|Ge Meerman, G - UNIV OF GRONINGEN|
|VAN TASSELL, CURTIS|
Submitted to: Journal of Dairy Science
Publication Type: Abstract Only
Publication Acceptance Date: March 4, 2009
Publication Date: July 12, 2009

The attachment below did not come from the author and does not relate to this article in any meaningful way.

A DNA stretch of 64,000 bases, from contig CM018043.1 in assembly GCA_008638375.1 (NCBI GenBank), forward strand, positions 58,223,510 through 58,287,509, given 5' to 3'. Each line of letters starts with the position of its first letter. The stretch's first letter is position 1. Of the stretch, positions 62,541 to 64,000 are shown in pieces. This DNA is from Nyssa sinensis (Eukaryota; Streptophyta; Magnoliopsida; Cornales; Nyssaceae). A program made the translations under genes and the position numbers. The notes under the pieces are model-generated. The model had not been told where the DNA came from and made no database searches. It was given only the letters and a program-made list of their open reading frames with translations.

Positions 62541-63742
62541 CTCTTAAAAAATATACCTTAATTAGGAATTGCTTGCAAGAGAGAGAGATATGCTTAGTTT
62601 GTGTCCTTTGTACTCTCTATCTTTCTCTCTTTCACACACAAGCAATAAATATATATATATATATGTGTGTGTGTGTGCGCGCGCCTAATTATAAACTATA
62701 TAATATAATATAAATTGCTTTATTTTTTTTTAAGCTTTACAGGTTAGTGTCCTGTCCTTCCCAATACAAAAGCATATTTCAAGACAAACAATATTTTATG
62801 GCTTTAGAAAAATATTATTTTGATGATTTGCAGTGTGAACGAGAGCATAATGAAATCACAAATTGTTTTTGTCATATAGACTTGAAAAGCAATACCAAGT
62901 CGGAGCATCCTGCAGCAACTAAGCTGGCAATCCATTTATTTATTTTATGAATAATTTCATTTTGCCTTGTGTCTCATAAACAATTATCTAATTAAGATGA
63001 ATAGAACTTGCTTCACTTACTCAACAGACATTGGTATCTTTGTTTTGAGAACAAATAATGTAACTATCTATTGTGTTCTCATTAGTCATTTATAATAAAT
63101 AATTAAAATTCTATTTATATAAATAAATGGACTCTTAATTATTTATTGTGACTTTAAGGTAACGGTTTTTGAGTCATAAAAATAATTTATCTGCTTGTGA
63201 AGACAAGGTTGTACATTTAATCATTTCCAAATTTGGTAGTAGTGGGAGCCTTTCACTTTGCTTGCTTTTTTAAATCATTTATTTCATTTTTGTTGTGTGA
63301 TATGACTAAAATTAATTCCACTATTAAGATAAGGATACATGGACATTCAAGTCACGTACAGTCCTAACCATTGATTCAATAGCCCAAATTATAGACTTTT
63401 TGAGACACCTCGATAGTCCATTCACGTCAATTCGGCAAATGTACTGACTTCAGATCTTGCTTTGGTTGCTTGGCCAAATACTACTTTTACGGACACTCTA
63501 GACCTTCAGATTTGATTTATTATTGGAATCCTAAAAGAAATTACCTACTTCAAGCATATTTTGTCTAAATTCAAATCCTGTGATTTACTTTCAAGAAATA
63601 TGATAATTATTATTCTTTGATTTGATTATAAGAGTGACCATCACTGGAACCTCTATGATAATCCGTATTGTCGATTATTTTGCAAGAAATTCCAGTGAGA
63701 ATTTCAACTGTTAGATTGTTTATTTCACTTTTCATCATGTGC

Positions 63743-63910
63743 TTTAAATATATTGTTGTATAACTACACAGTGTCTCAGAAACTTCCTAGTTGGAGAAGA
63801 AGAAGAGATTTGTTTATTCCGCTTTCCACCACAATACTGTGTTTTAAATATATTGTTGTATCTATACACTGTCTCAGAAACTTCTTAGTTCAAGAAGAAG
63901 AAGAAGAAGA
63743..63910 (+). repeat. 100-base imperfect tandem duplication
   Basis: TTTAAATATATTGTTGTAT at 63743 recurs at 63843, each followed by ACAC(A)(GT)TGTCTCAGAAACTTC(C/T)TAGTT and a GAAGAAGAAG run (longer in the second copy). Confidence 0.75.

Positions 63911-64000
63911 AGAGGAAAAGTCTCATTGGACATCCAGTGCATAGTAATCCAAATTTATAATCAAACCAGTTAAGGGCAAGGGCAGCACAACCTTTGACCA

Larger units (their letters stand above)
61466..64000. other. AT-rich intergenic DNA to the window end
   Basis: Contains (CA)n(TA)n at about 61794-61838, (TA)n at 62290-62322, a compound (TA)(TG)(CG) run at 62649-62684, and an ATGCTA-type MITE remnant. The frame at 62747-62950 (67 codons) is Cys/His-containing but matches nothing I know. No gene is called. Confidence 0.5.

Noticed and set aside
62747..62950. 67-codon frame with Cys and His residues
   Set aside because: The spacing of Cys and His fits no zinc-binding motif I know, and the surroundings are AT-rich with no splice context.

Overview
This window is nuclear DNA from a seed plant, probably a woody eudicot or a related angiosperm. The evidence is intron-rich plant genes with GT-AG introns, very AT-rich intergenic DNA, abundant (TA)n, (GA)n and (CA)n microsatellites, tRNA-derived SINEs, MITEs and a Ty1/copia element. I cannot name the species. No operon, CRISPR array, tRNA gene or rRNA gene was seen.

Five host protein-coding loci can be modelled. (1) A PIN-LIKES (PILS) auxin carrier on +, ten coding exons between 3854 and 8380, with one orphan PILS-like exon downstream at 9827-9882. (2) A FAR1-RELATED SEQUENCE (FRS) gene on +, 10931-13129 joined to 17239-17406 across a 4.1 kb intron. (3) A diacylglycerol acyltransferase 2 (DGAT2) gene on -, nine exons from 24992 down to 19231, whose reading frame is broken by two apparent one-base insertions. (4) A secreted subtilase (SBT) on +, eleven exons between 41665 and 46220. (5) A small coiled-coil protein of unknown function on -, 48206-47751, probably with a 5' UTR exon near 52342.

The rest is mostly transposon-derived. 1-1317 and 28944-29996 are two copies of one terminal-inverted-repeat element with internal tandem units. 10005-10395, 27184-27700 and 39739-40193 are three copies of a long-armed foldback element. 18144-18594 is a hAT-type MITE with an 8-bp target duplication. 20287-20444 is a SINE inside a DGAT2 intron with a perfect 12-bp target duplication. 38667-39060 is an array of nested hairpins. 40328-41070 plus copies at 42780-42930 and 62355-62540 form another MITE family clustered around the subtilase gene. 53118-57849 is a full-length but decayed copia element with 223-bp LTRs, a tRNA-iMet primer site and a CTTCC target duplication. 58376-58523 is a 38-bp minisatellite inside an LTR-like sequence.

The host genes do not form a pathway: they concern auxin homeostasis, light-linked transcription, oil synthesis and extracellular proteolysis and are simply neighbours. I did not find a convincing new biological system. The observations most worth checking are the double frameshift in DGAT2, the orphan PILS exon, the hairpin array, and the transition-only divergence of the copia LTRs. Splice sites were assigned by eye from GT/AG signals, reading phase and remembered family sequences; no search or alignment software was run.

Citation: Wiggans, G.R., Van Raden, P.M., Bacheller, L.R., Ross Jr, F.A., Sonstegard, T.S., Ge Meerman, G., Van Tassell, C.P. 2009. Transition of genomic evaluation from a research project to a production system. Journal of Dairy Science. 92(E-Suppl. 1):313-314(abstr. 278). Technical Abstract: Genomic data began to be included in official USDA genetic evaluations of dairy cattle in January 2009. Numerous changes to the evaluation system were made to enable efficient management of genomic information, to incorporate it in official evaluations, and to distribute evaluations. Artificial-insemination and breed organizations can use an online query to designate animals to be genotyped, to determine if the animal has already been nominated, and to check for the reason if a genotype was rejected. Four commercial laboratories provide genotypes. A genomic sample scanner generates large files of intensity data, which are used to determine the genotype of each single-nucleotide polymorphism (SNP). A technique to adjust jointly for sample and SNP effects may improve call rate and allow automation of adjustment for differences among scanners and reagent batches. Genotypes for 58,336 SNP are stored in a database table with 1 row per animal genotype. Genotypes rejected from evaluation because of parentage conflicts are stored to allow easy recovery if the conflict is resolved. For evaluation, genotypes for new animals and those with pedigree changes are extracted, combined with verified genotypes from the previous evaluation, and searched for conflicts. Validated genotypes are shared with Canada. Data for all ancestors of genotyped animals are collected, and missing pedigrees and foreign cow evaluations prior to addition of genomic data are obtained. The most recent evaluations from the Interbull Centre (Uppsala, Sweden) are combined with genomic data into a single evaluation that includes all available information. The US Jersey and Brown Swiss breed associations have sought additional animals to genotype, and the Brown Swiss association has arranged to share genotypes with European countries. The evaluation system is being streamlined to provide genomic evaluations that meet industry needs and can be produced with available resources.